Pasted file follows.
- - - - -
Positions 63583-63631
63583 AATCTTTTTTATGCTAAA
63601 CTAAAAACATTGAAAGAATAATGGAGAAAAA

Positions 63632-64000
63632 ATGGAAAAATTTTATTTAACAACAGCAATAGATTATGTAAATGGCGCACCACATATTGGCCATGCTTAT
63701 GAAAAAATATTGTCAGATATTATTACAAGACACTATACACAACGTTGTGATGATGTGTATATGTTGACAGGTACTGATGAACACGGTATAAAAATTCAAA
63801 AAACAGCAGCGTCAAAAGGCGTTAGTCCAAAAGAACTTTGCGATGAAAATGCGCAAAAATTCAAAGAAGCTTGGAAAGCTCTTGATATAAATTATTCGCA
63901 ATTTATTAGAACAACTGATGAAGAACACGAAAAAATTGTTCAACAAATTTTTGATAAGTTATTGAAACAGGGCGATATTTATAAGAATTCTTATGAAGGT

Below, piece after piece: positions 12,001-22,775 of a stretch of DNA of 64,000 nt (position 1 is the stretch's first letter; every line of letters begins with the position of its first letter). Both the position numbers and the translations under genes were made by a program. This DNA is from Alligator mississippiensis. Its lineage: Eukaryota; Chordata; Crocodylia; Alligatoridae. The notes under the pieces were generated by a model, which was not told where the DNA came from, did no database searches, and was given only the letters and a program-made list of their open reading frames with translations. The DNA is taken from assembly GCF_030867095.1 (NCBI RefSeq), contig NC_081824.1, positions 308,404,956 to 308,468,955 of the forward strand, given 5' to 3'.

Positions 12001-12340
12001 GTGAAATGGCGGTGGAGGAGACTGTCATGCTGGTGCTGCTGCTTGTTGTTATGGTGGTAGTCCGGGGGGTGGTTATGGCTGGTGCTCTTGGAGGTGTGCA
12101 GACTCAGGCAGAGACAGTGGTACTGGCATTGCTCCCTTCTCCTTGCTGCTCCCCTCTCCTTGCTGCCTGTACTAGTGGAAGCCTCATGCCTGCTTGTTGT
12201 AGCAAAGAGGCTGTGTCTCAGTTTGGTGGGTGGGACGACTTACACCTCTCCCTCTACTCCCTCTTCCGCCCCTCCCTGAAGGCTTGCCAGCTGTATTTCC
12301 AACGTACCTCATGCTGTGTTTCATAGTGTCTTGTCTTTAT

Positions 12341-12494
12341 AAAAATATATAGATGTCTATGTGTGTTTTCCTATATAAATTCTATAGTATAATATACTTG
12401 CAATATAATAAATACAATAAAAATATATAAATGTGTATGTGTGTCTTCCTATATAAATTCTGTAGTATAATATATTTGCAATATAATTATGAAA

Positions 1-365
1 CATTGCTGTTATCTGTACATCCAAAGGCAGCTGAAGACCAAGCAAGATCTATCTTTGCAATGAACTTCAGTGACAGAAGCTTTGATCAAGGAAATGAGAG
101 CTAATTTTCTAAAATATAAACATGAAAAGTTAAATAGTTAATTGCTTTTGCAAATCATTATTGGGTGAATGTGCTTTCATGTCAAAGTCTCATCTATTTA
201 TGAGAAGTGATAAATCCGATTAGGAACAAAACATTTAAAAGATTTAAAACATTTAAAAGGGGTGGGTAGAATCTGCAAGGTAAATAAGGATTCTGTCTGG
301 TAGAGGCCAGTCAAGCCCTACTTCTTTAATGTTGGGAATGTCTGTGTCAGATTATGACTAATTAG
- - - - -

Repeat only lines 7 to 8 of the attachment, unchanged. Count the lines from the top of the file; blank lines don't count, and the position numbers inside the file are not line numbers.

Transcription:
63801 AAACAGCAGCGTCAAAAGGCGTTAGTCCAAAAGAACTTTGCGATGAAAATGCGCAAAAATTCAAAGAAGCTTGGAAAGCTCTTGATATAAATTATTCGCA
63901 ATTTATTAGAACAACTGATGAAGAACACGAAAAAATTGTTCAACAAATTTTTGATAAGTTATTGAAACAGGGCGATATTTATAAGAATTCTTATGAAGGT